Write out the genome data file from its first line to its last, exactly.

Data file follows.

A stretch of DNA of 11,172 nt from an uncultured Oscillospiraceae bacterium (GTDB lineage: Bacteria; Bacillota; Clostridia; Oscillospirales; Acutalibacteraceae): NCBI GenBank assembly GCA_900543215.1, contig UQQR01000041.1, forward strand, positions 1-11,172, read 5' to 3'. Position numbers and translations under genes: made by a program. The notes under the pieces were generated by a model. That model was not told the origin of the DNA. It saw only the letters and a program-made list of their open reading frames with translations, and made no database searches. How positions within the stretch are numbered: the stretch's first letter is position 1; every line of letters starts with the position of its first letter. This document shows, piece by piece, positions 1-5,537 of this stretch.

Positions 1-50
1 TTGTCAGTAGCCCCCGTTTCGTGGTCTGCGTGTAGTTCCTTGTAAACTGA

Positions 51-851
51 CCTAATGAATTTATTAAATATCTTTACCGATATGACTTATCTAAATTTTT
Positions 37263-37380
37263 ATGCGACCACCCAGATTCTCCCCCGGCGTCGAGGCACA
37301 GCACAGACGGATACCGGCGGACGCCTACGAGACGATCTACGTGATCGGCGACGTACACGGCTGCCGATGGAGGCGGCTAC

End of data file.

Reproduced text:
A stretch of DNA of 11,172 nt from an uncultured Oscillospiraceae bacterium (GTDB lineage: Bacteria; Bacillota; Clostridia; Oscillospirales; Acutalibacteraceae): NCBI GenBank assembly GCA_900543215.1, contig UQQR01000041.1, forward strand, positions 1-11,172, read 5' to 3'. Position numbers and translations under genes: made by a program. The notes under the pieces were generated by a model. That model was not told the origin of the DNA. It saw only the letters and a program-made list of their open reading frames with translations, and made no database searches. How positions within the stretch are numbered: the stretch's first letter is position 1; every line of letters starts with the position of its first letter. This document shows, piece by piece, positions 1-5,537 of this stretch.

Positions 1-50
1 TTGTCAGTAGCCCCCGTTTCGTGGTCTGCGTGTAGTTCCTTGTAAACTGA

Positions 51-851
51 CCTAATGAATTTATTAAATATCTTTACCGATATGACTTATCTAAATTTTT
Positions 37263-37380
37263 ATGCGACCACCCAGATTCTCCCCCGGCGTCGAGGCACA
37301 GCACAGACGGATACCGGCGGACGCCTACGAGACGATCTACGTGATCGGCGACGTACACGGCTGCCGATGGAGGCGGCTAC